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Polypropylene (pol-ee-PRO-pih-leen) is a translucent white solid that is resistant to attack by heat, abrasion, inorganic acids and bases, most organic materials, and bacteria and fungi. It has high electrical resistance and tensile strength (its resistance to being pulled apart) and is very flexible. It takes on color well and can be coated with chrome. It can be prepared in a number of shapes and forms by extrusion and molding. Polypropylene is a thermoplastic polymer, meaning that it can be heated and cooled repeatedly, changing from a solid to a liquid and back again. Polypropylene is currently available under a number of trade names, including Amco®, Amerfil®, Azdel®, Beamette®, Clysar®, Daplen®, Dexon®, Epolene®, Gerfil®, Herculon®, Lambeth®, Lupareen®, Meraklon®, Mitsui Polypro®, Noblen®, Novolen®, Pellon®, Polypro®, Profax®, Propathene®, Propolin®, Propophane®, Shoallomer®, and Tuff-Lite®. Considerable dispute exists as to who should receive credit for inventing propylene. According to one history of the compound, it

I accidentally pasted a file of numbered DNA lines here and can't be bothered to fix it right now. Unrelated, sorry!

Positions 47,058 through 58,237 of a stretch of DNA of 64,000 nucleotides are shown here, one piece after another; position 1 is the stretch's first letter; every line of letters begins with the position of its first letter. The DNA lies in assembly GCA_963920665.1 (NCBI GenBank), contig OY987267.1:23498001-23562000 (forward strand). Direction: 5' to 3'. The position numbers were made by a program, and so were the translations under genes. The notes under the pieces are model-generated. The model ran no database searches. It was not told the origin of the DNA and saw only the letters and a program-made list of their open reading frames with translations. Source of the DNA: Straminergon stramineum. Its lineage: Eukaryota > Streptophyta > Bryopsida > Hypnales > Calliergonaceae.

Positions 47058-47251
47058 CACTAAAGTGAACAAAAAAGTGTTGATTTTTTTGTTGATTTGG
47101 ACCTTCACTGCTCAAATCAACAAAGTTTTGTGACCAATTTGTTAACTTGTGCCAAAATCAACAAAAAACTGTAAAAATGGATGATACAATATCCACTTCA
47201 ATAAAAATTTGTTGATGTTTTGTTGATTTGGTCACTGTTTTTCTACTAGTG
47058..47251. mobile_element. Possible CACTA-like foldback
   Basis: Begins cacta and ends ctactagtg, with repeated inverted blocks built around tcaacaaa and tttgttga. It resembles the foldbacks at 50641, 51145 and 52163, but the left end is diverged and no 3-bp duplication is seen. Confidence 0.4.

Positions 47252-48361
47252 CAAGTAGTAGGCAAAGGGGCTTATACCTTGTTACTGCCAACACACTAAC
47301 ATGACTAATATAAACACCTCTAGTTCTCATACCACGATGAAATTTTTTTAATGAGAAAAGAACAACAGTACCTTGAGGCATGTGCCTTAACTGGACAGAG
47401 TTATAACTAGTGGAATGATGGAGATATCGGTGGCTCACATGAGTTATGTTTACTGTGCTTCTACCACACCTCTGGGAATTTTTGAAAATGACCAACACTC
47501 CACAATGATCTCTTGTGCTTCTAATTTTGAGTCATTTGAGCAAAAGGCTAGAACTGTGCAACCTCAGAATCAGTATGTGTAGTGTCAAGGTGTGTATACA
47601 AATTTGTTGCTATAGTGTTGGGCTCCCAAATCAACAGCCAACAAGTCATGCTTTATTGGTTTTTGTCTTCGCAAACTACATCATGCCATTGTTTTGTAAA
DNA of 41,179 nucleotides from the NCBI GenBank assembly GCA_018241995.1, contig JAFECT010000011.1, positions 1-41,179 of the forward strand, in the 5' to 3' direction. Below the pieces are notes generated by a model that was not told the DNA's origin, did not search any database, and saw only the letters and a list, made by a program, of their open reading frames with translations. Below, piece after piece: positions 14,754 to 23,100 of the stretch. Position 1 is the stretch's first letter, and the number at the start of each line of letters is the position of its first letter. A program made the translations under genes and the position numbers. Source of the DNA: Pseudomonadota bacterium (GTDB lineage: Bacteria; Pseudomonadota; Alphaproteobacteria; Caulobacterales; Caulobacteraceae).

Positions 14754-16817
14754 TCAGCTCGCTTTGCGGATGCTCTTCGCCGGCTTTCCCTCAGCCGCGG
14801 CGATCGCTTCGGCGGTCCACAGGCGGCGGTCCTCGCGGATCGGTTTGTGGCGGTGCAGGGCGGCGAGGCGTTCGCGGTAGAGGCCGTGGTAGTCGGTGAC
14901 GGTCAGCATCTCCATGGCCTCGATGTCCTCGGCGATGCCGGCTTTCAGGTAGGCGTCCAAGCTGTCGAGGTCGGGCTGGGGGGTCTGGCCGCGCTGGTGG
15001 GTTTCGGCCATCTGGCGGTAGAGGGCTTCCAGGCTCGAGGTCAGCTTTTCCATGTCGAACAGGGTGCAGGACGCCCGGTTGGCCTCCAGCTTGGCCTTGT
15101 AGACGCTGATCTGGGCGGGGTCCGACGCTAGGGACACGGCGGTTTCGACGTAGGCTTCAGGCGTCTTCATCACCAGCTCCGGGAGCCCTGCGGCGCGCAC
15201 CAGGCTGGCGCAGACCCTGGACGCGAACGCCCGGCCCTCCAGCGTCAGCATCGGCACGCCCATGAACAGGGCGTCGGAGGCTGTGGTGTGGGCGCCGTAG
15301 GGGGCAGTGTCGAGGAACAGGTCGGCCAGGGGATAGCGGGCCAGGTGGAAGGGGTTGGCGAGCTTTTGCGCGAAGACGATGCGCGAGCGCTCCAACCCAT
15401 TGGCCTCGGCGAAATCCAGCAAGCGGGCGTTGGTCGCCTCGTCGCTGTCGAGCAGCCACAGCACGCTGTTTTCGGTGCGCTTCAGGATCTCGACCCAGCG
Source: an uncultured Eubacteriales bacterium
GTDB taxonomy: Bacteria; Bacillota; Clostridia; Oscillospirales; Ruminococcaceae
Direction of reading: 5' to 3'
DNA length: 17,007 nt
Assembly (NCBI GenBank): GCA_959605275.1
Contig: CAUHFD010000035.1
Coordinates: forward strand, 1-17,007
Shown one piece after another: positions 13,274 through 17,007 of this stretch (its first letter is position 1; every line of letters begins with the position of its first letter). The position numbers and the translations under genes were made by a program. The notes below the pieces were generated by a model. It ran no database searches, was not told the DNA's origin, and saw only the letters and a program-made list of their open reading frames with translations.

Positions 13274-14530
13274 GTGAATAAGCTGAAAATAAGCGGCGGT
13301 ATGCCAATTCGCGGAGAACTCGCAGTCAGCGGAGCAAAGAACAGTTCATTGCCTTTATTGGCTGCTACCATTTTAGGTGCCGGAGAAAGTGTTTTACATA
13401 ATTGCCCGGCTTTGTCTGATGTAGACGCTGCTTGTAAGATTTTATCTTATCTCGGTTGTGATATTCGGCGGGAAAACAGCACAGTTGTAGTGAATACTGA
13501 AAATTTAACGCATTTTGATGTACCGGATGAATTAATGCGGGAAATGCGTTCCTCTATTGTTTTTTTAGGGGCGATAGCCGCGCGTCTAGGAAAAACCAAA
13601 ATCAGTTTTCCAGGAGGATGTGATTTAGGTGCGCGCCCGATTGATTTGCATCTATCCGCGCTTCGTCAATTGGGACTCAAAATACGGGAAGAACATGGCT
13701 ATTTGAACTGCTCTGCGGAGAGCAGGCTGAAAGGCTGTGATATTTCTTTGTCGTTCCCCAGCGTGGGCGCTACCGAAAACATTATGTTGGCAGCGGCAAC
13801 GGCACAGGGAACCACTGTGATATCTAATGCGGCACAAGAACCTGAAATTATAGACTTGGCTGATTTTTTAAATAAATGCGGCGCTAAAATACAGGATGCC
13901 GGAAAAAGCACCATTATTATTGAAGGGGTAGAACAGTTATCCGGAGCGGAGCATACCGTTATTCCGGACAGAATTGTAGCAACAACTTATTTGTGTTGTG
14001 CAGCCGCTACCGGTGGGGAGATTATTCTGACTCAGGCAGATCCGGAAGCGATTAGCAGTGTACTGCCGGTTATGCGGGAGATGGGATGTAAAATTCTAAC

Propylene polymer; 1-propene homopolymer
Very large; 40,000 g/mol and up
Varies: 165°C-170°C (330°F-340°F)
Insoluble in water and cold organic solvents; softens in warm organic solvents, but does not dissolve; soluble in hydrocarbons and halogenated hydrocarbons
was discovered independently about nine times. Patent disputes over the discovery lasted from the 1950s to 1989, when official credit was finally given to two researchers at the Phillips Petroleum Company, J. Paul Hogan (1919–) and Robert Banks (1921–1989). Phillips began selling polypropylene in 1951 under the trade name of Marlex®.